33. ^ a b Coleby-Williams, J. "Aloes"Fact Sheet: . Gardening Australia, Australian Broadcasting Corporation. Archived from the original on 6 July 2008. Retrieved 2008-07-08. 
  34. ^ producer signs $3m China deal"Aloe vera". Australian Broadcasting Corporation. Retrieved 2008-07-08. 
  35. ^ "More Medicinal Plants Grow in Ciego de Ávila". Retrieved 2008-06-25. 
  36. ^ "'"Korea interested in Dominican 'aloe vera.—The Dominican Republic News Source in English. Retrieved 2008-07-19. 
  37. ^ Varma, Vaibhav (11 December 2005). "India experiments with farming medicinal plants". 
  38. ^ "Harnessing the potential of our aloe". Jamaica Gleaner, Retrieved 2008-07-19. 
  39. ^ "Kenya: Imported Gel Hurts Aloe Vera Market". Retrieved 2008-06-25. 
  40. ^ "US Farms, Inc. – A Different Kind of Natural Resource Company". Retrieved 2008-07-19. 
  41. ^ AGM / RHS Gardening"Aloe vera"RHS Plant Selector . Retrieved 2012-11-09. 
  42. ^ Kunkel. G. (1984) Plants for Human Consumption. Koeltz Scientific Books. ISBN 3-87429-216-9
  43. ^ a b Feily A, Namazi MR (2009). "Aloe vera in dermatology: a brief review". G Ital Dermatol Venereol 144: 84–91. 
  44. ^ Maenthaisong R, Chaiyakunapruk N, Niruntraporn S, Kongkaew C (2007). "The efficacy of aloe vera used for burn wound healing: a systematic review" (PDF). Burns 33 (6): 713–8.  
  45. ^ Deng S, May BH, Zhang AL, Lu C, Xue CC (2013). "Plant extracts for the topical management of psoriasis: a systematic review and meta-analysis". Br. J. Dermatol. 169 (4): 769–82.  
  46. ^ Zheng GH, Yang L, Chen HY, Chu JF, Mei L (2014). "Aloe vera for prevention and treatment of infusion phlebitis". Cochrane Database Syst Rev ( 
  47. ^ a b c Reynolds, Tom (Ed.) (2004) Aloes: The genus Aloe (Medicinal and Aromatic Plants - Industrial Profiles. CRC Press. ISBN 978-0415306720
  48. ^ Armstrong, Liza. "Clean and green". Australian Broadcasting Corporation. Archived from the original on 24 May 2008. Retrieved 2008-06-20. 
  49. ^ "Yagua unveils cosmeceutical beverage". Decision News Media. Retrieved 2008-06-20. 
  50. ^ a b c Cosmetic Ingredient Review Expert Panel (2007). "Final report on the safety assessment of AloeAndongensis Extract, Aloe Andongensis Leaf Juice,aloe Arborescens Leaf Extract, Aloe Arborescens Leaf Juice, Aloe Arborescens Leaf Protoplasts, Aloe Barbadensis Flower Extract, Aloe Barbadensis Leaf, Aloe Barbadensis Leaf Extract, Aloe Barbadensis Leaf Juice,aloe Barbadensis Leaf Polysaccharides, Aloe Barbadensis Leaf Water, Aloe Ferox Leaf Extract, Aloe Ferox Leaf Juice, and Aloe Ferox Leaf Juice Extract". Int. J. Toxicol. 26 Suppl 2 (Suppl 2): 1–50.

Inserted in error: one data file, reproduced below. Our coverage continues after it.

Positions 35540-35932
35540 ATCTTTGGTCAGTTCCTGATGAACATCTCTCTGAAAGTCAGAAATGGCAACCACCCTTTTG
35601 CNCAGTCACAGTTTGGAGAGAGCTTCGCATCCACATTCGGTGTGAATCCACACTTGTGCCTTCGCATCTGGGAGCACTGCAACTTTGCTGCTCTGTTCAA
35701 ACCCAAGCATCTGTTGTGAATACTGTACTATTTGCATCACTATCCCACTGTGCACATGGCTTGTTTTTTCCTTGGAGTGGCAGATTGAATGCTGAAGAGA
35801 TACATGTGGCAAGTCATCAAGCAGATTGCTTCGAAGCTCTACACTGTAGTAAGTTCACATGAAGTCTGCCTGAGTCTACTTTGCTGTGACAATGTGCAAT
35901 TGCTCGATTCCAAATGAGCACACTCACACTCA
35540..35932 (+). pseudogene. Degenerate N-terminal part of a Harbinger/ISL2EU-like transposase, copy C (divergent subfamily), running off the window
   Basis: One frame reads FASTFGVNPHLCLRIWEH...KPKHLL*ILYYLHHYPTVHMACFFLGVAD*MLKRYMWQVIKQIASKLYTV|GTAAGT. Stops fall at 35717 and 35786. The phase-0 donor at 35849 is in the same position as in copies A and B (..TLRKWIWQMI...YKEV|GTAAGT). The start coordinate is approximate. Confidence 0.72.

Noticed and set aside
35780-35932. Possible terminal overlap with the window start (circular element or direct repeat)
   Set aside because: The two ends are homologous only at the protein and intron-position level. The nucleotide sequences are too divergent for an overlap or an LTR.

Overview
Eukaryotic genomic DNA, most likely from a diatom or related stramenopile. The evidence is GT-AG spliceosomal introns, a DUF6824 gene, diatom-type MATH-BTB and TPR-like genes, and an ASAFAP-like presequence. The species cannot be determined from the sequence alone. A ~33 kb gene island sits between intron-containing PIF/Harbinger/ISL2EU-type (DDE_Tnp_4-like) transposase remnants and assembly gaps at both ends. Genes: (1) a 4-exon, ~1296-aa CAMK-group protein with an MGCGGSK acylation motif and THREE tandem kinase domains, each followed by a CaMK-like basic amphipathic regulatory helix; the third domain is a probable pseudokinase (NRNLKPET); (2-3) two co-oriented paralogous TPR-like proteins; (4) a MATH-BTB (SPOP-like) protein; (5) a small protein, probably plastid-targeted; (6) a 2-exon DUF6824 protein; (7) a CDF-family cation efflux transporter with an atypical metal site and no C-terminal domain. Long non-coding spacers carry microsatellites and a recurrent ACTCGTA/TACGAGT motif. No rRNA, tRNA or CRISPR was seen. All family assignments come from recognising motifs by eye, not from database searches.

51. ^ "Aloe". WebMD. 
  52. ^ a b c "Aloe Vera : Science and Safety | NCCIH". Retrieved 2014-01-31. 
  53. ^ "Status of certain additional over-the-counter drug category II and III active ingredients. Final rule". Fed Regist 67 (90): 31125–7. 2002.  
  54. ^ Bottenberg MM, Wall GC, Harvey RL, Habib S (2007). "Oral aloe vera-induced hepatitis". Ann Pharmacother 41 (10): 1740–3.  
  55. ^ )"Aloe vera (Aloe". 2012-09-01. Retrieved 2012-11-09. 
  56. ^ Quattrocchi, Umberto (2012) CRC World Dictionary of Medicinal and Poisonous Plants: Common Names, Scientific Names, Eponyms, Synonyms, and Etymology (5 Volume Set) CRC Press. ISBN 978-1420080445
  57. ^ Rodriguez F, Baldassarre H, Simonetti J, Aste F, Ruttle JL (1988). "Cervical versus intrauterine insemination of ewes using fresh or frozen semen diluted with aloe vera gel". Theriogenology 30 (5): 843–54.  
  58. ^ Serrano M, Valverde JM, Guillén F, Castillo S, Martínez-Romero D, Valero D (2006). "Use of Aloe vera gel coating preserves the functional properties of table grapes". J. Agric. Food Chem. 54 (11): 3882–6.  
  59. ^ "Water conservation". Chennai, India: The Hindu. 2008-07-10. Archived from the original on 2 August 2008. Retrieved 2008-07-14. 
  60. ^ Shukla, S. has biodiesel potential, reveals MSU study"Aloe Vera". The Indian Express. Retrieved 2008-06-21.